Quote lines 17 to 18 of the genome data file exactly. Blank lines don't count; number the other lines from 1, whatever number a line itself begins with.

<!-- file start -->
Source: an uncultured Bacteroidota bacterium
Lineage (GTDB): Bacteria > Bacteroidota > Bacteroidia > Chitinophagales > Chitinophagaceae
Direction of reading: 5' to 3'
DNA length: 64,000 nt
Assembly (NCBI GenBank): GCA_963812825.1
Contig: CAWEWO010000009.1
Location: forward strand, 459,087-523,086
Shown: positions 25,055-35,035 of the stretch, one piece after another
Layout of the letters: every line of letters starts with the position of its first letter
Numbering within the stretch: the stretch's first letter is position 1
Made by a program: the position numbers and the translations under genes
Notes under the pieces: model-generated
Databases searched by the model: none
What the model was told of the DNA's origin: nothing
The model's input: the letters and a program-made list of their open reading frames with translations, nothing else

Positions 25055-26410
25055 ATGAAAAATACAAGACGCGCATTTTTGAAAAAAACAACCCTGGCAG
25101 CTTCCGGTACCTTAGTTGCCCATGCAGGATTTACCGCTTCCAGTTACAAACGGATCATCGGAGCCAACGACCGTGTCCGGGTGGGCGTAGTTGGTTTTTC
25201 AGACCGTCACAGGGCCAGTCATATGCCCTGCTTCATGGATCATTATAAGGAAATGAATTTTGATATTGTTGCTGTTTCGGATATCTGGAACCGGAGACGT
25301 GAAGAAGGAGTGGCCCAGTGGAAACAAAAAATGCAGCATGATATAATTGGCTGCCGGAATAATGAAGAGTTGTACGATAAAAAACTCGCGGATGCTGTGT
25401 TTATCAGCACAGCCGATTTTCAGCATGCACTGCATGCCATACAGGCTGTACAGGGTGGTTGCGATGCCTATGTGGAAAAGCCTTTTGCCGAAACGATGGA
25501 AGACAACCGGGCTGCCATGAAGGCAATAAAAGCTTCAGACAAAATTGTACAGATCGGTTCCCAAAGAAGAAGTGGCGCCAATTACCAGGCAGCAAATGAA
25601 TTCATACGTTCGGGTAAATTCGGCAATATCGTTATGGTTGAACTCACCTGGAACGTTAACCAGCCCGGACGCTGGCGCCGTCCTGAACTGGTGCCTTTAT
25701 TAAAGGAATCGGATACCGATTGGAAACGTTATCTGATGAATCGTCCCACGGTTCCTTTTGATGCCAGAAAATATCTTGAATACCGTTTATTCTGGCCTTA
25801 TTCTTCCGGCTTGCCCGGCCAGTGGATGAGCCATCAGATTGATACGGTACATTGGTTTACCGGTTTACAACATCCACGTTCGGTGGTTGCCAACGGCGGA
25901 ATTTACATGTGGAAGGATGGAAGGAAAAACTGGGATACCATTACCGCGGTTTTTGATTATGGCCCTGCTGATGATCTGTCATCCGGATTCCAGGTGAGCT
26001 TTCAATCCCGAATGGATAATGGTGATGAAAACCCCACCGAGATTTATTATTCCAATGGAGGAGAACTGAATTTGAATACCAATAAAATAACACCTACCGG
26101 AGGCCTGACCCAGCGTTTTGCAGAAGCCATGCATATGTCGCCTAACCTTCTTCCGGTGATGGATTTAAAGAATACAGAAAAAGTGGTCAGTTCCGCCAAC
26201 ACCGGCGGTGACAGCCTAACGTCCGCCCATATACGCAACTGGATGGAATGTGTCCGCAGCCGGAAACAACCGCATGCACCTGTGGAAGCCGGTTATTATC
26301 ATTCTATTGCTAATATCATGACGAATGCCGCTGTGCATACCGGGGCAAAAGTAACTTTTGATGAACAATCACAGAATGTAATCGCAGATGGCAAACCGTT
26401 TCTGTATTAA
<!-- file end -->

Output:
25055 ATGAAAAATACAAGACGCGCATTTTTGAAAAAAACAACCCTGGCAG
25101 CTTCCGGTACCTTAGTTGCCCATGCAGGATTTACCGCTTCCAGTTACAAACGGATCATCGGAGCCAACGACCGTGTCCGGGTGGGCGTAGTTGGTTTTTC